13. Kumail Nanjiani, who appears in nine episodes, writes his own dialogue.

The writers give him his character’s scenarios and he makes the rest up.

14. Portlandia is Jerry Seinfeld’s favorite comedy.

He said in a 2014 interview with Vulture, “I think that’s the best comedy on TV right now, and it’s easily one of the best comedies of all time.”

15. Background extra Jedediah Aaker is allegedly in more episodes of the show than any other actor (aside from Carrie and Fred).

He’s the heavily tattooed guy with the huge beard who pops up as a side character. Aaker—a non-actor and Portland native—is a bartender and a founding member of a beard appreciation society called The Portland Beardsmen.

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Afternoon Map
Monthly Internet Costs in Every Country

Thanks to the internet, people around the world can conduct global research, trade tips, and find faraway friends without ever leaving their couch. Not everyone pays the same price for these digital privileges, though, according to new data visualizations spotted by Thrillist.

To compare internet user prices in each country, cost information site HowMuch.net created a series of maps. The data comes courtesy of English market research consultancy BDRC and Cable.co.uk, which teamed up to analyze 3351 broadband packages in 196 nations between August 18, 2017 and October 12, 2017.

In the U.S., for example, the average cost for internet service is $66 per month. That’s substantially more than what browsers pay in neighboring Mexico ($27) and Canada ($55). Still, we don’t have it bad compared to either Namibia or Burkina Faso, where users shell out a staggering $464 and $924, respectively, for monthly broadband access. In fact, internet in the U.S. is far cheaper than what residents in 113 countries pay, including those in Saudi Arabia ($84), Indonesia ($72), and Greenland ($84).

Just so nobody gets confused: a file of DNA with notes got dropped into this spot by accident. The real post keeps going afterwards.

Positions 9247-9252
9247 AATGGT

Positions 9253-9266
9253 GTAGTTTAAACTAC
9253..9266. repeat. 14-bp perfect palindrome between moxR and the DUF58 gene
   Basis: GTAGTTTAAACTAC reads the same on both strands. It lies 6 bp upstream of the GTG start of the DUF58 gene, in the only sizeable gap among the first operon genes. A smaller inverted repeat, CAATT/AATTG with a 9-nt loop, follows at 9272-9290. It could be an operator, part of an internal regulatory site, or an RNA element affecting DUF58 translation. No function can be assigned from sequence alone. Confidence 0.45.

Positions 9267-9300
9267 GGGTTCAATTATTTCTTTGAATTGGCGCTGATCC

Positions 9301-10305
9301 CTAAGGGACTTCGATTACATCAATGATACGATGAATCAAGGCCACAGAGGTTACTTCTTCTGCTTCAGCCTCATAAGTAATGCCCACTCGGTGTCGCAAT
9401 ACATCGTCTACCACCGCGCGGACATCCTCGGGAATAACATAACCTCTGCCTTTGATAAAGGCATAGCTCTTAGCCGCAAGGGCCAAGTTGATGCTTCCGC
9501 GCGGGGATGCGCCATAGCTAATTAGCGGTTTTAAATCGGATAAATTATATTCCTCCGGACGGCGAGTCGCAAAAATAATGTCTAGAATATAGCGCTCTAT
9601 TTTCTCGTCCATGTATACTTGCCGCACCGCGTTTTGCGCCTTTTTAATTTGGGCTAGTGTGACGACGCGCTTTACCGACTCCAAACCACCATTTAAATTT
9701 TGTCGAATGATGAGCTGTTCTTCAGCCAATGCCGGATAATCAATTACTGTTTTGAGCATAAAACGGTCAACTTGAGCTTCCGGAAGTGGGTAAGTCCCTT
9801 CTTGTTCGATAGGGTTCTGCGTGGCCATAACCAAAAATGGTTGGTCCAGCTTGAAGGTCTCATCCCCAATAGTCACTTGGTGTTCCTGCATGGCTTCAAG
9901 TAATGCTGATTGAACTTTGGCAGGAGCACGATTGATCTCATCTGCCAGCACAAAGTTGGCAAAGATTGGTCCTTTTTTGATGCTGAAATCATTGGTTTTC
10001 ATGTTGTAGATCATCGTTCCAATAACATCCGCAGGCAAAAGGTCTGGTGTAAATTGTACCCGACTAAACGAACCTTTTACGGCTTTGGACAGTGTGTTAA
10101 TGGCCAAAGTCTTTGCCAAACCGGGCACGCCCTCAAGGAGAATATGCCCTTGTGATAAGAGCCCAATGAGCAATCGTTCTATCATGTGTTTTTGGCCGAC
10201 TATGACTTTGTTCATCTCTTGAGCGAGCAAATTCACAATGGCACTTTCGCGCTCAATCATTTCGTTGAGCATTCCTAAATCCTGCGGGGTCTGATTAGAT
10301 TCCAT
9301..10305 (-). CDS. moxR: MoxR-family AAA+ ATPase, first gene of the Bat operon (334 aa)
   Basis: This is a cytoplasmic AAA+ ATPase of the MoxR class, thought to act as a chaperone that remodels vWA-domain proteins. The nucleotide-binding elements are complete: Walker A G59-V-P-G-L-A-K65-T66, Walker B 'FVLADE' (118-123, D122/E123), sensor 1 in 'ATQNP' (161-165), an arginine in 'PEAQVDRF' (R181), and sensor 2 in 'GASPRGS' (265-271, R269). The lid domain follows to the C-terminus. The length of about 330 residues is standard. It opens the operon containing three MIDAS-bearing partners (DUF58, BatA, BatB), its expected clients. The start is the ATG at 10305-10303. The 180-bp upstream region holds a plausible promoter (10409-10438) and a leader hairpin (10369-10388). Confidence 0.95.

On average, internet costs in Asia and Russia tend to be among the lowest, while access is prohibitively expensive in sub-Saharan Africa and in certain parts of Oceania. As for the world’s cheapest internet, you’ll find it in Ukraine and Iran.

Check out the maps below for more broadband insights, or view HowMuch.net’s full findings here.

Map of Internet costs in each country created by information site HowMuch.net.
HowMuch.net

Map of Internet costs in each country created by information site HowMuch.net.
HowMuch.net

Map of Internet costs in each country created by information site HowMuch.net.
HowMuch.net

Map of Internet costs in each country created by information site HowMuch.net.
HowMuch.net

Map of Internet costs in each country created by information site HowMuch.net.
HowMuch.net

[h/t Thrillist]

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Can You Figure Out Why the Turtles Bulge in This Optical Illusion?
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Ready for a little vision test? Akiyoshi Kitaoka, a Kyoto-based psychologist who studies visual illusions, created this eye-bending image that appears to bulge and bend. In the image, shared on Syfy.com, the horizontal and vertical lines actually run straight across and down, but they look like they ripple, and the shapes (Kitaoka calls them turtles) look like they’re different shades of gray, even though they’re an identical color.

As Phil Plait explains for Syfy, the key is in the corners—the turtle “legs,” if you will. “At each vertex between turtles, they form a rotated square divided into four smaller squares," he writes. "Note how they're offset from one another, giving a twist to the vertices.” If you zoom in closely on the image, the lines begin to straighten out.

The difference in the colors, meanwhile, is a result of the contrast between the black and white pixels outlining the turtles. If the outlines of the turtles were entirely black or entirely white, instead of a combination, the grays would look identical. But the contrast between the two fools your eyes into thinking they're different.

To see more of Kitaoka’s illusion art, you can follow him on Twitter @AkiyoshiKitaoka. Then, go check out these other amazing optical illusions.

[h/t Syfy]